This makes a huge difference to their returns. As one example, the Harvard Business School Club of New York City, which collectively represents a simply stupendous pool of money together with unrivalled self-confidence as to its own financial sophistication, operates a venture capital “angels” network, the HBS Alumni Angels of New York, which claims to be the largest “angel” group in New York. That’s all very well, but the start-ups in which I would want to invest would tend to have scientific geniuses involved, not Harvard MBAs, and there is no reason to expect the HBS Alumni Angels to have extraordinary access to such people and their deals. Thus, an extraordinary pool of money, an extraordinary level of competition within the pool’s providers for such deals as arise, but limited access to deals is a poor combination for outsize returns. In the tricky field of venture capital, I want to go somewhere where there are more deals and less investment capital.
We are now told that the market for “alternative” investments – hedge funds, private equity and real estate – among institutional investors is saturated, since those institutions typically have around 30% of their funds invested in such assets. While the returns for the last decade have been excellent — the California Public Employees Retirement System estimated this week that it has missed out on $18 billion of gains by pausing private equity investments since 2009 – I would argue that the excess returns have been a product of “funny money” and leverage and can be expected to go into reverse now that interest rates are finally, blessedly rising.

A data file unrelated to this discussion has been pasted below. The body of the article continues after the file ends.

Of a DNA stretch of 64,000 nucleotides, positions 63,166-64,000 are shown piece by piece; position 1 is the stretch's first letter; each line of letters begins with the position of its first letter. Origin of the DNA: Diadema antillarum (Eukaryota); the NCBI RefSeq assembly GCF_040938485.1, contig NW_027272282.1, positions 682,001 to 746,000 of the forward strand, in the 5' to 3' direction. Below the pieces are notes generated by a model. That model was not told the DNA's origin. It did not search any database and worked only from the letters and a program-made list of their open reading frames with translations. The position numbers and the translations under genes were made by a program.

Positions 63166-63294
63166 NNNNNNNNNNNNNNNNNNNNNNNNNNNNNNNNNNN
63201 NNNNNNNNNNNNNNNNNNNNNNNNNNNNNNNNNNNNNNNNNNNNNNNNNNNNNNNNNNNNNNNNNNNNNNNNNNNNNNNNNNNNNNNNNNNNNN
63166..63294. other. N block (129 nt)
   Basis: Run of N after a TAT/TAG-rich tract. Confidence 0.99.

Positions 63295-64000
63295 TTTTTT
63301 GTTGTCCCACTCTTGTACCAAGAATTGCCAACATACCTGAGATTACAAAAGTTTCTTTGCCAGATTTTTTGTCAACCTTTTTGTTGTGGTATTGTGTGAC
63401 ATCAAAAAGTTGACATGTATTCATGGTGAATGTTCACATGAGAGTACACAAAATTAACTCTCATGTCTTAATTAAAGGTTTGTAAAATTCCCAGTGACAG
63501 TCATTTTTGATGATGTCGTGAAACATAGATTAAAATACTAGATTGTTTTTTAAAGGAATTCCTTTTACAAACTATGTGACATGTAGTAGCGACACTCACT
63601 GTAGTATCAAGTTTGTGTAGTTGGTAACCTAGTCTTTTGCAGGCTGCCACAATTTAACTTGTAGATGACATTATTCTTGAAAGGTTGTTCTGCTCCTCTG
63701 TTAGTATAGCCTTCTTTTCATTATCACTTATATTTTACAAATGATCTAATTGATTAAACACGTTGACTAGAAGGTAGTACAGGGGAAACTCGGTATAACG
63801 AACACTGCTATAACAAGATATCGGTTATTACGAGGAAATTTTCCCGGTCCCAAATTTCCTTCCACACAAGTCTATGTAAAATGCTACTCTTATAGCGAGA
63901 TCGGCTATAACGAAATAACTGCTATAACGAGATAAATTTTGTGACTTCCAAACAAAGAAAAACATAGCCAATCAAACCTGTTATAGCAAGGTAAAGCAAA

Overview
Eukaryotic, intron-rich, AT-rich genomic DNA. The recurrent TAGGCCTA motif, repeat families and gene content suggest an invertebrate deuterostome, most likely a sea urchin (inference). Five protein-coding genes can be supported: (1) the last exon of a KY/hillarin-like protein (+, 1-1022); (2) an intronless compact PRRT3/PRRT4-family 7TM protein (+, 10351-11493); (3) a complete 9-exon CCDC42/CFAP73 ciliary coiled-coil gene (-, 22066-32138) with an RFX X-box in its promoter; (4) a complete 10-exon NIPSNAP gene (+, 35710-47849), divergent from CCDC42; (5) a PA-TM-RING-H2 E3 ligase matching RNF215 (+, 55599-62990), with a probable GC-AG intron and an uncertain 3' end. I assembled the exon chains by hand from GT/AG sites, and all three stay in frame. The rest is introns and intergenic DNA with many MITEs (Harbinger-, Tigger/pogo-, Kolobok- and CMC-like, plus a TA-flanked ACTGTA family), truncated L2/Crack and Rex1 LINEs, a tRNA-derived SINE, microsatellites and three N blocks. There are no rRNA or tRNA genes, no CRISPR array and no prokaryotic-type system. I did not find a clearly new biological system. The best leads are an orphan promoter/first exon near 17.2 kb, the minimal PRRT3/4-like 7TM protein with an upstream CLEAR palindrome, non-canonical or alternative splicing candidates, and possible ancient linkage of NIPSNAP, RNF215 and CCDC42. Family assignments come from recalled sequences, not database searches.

We are also told that Wall Street is looking to wealthy individuals as the new market for these exceptionally lucrative – to their sponsors – investments. Those wealthy investors should check the locks on their wallets. For one thing, we are advised by Mikkel Svenstrup, chief investment officer of Denmark’s largest pension fund, that private equity “may become a pyramid scheme” since private equity funds, in the difficult markets of 2022, have taken to selling their private equity investments to each other, or even to other funds within the same group, naturally reporting large capital gains each time they do so.
It appears to me that in this new world of tighter money and falling markets, the flaws in the alternate investment universe may well be about to appear in profusion. Wealthy individuals should thus be exceptionally skeptical not to say hostile when their broker calls them to offer a special “insider terms” deal. As on every occasion since the Great Gatsby era, they are almost certainly being played for suckers, by smarter investors looking for the exits.
(The Bear’s Lair is a weekly column that is intended to appear each Monday, an appropriately gloomy day of the week. Its rationale is that the proportion of “sell” recommendations put out by Wall Street houses remains far below that of “buy” recommendations. Accordingly, investors have an excess of positive information and very little negative information. The column thus takes the ursine view of life and the market, in the hope that it may be usefully different from what investors see elsewhere.)